Academic journal article Accounting & Taxation

Flexible Working Arrangement and Stress Management Training in Mitigating Auditor's Burnout: An Experimental Study

Academic journal article Accounting & Taxation

Flexible Working Arrangement and Stress Management Training in Mitigating Auditor's Burnout: An Experimental Study

Article excerpt


This study examines the effectiveness of two burnout mitigation strategies (flexible work arrangement and stress management training) on auditors' job outcomes. Burnout is characterized by emotional exhaustion, reduced personal accomplishment, and depersonalization. It has negative impacts on individual auditor's job outcomes. The study employs a 2x2-between-subject experimental design with the participants of 48 accounting students as novice auditors. The experimental treatments were flexible vs. standard work arrangement and training vs. no training of management stress. The results showed that flexible work arrangements and training of management stress effectively reduces negative effects of burnout on auditor outcomes. Auditors in the group with flexible work arrangements and training of management stress have the highest job satisfaction and performance, and the lowest turnover intention.

JEL: M42

KEYWORDS: Burnout, Flexible Work Arrangement, Training of Management Stress


Auditors face job pressures brought on by the demands for precision and professional skepticism of their responsibility to produce a high quality audit report. Jones, Norman, and Wier (2010) argue several attributes related to auditors' career may lead to a difficult situation creating a stressful working environment. For example when auditors are in the busy season working for more than ten hours per day, in a limited time period for several months causes stress. During their busy time, auditors often work on simultaneous assignments with short deadlines. This condition gives rise to a responsibility conflict of job, family, and other personal activities (Fogarty, Singh, Rhoads and Moore, 2000; Sanders, Fulks and Knoblett, 1995). Burnout is a form of stress experienced by the auditors that has got attention from previous studies with analyses of some factors of its antecedents or consequences (Fogarty et al., 2000; Goolsby, 1992; Schütz dan Syverud, 1999). Burnout is a psychological phenomenon characterized by three related symptoms, such as emotional exhaustion, reduced personal accomplishment, and depersonalization (Fogarty et al., 2000). Furthermore, several studies related to burnout in accounting field have been done, including, burnout symptoms occurred in auditors' profession (Rose, 1983 and Sanders, 1998), internal audit (Kusel and Deyoub, 1983), and management accounting (Figler, 1980).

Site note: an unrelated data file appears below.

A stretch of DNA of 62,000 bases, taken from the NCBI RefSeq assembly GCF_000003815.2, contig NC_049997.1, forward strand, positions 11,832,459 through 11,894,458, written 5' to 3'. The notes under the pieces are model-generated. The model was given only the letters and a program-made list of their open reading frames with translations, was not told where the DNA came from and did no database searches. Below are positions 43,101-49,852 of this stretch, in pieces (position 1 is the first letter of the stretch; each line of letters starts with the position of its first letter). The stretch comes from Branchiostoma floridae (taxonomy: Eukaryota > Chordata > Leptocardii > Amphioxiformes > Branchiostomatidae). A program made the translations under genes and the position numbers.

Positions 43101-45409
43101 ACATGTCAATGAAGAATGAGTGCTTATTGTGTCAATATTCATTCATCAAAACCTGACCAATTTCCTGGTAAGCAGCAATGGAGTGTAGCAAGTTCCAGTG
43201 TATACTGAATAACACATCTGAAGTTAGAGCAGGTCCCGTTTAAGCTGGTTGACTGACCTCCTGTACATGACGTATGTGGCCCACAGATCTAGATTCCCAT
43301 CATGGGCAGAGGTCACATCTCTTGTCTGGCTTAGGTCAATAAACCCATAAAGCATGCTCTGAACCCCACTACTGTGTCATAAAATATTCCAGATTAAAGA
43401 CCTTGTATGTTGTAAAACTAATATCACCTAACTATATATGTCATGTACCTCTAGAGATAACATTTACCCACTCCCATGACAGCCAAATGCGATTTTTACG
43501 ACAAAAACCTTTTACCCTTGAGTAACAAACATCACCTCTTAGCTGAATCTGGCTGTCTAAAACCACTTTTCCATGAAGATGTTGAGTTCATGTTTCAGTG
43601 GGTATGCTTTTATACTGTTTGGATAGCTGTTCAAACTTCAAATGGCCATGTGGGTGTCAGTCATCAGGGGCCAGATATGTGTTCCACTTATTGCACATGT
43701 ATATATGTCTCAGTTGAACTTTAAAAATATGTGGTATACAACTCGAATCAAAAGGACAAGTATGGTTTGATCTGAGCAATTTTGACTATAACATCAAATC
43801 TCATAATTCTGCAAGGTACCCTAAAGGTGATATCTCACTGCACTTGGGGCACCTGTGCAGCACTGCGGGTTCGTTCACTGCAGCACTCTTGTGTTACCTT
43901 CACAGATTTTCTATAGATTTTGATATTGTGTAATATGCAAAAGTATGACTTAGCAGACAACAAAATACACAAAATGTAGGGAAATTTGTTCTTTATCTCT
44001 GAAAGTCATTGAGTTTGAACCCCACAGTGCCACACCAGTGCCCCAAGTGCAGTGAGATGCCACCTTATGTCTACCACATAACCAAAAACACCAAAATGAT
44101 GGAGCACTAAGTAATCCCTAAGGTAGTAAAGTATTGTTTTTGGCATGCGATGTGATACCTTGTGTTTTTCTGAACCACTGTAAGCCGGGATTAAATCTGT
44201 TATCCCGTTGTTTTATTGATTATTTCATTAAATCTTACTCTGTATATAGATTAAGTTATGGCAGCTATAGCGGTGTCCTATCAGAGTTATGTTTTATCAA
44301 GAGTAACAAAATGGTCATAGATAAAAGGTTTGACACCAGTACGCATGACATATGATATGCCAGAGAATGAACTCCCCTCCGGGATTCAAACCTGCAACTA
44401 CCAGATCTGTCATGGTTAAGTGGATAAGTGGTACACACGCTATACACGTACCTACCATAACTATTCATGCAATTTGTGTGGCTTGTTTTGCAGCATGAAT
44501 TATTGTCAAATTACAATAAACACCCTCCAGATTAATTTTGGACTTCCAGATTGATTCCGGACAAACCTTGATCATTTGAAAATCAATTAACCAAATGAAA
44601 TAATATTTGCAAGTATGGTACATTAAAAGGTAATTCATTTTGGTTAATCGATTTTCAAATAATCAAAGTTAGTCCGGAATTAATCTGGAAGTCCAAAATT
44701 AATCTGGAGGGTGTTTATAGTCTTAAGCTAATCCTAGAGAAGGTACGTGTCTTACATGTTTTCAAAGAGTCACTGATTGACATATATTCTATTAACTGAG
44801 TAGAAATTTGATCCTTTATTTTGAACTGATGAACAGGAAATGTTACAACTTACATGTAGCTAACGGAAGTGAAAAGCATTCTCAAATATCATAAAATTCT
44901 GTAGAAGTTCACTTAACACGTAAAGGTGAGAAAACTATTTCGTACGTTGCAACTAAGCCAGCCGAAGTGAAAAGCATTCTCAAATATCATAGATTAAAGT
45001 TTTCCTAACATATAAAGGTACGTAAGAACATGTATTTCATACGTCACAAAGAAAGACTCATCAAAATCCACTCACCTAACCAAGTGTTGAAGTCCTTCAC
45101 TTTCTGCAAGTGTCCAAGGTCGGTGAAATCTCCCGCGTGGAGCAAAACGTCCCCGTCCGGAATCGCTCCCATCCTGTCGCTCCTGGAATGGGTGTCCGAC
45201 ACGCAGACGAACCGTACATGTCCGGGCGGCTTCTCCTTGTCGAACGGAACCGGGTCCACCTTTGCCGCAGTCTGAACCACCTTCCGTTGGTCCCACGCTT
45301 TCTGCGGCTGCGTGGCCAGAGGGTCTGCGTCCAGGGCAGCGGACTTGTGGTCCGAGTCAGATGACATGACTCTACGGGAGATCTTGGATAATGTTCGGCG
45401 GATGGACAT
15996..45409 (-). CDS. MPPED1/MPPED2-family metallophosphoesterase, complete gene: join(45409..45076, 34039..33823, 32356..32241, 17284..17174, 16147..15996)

The empirical evidence from previous research shows that burnout has effects on dysfunctional behavior of auditors that result in substantial inefficiency on either organization or individual, such as turnover intention, absenteeism, and lower productivity (Jackson and Maslach, 1982; Leiter and Maslach, 1988; and Shirom, 1989). Fogarty et al. (2000), Murtiasri and Ghozali (2006), and Jones at el. (2010) documented that burnout mediates a relationship between job stressor consisting of role conflict, role ambiguity, and role overload, and job outcomes consisting of job performance, job satisfaction, and turnover intention. The increase of pressure on antecedent factor (job stressor) will increase the burnout intensity and then will result in diminished job outcomes of auditors. Nevertheless, those studies have not considered the factors which may mitigate burnout for increasing auditors' outcomes.

Goolsby (1992) uses role stress theory to identify ways to mitigate burnout conditions in marketing organizations. Mitigating burnout through a burnout-coping strategy could be done by intrinsic support (controlling character or condition of an individual) and extrinsic support (creating organizational and social environment). Jones et al. (2010) argue that a healthy individual life is an intrinsic support that could be used as a mechanism to prevent burnout. However, that mechanism tends to originate from the individual side of an auditor and is out of the public accounting firm's control. Thus, not all auditors have this kind of intrinsic support. …

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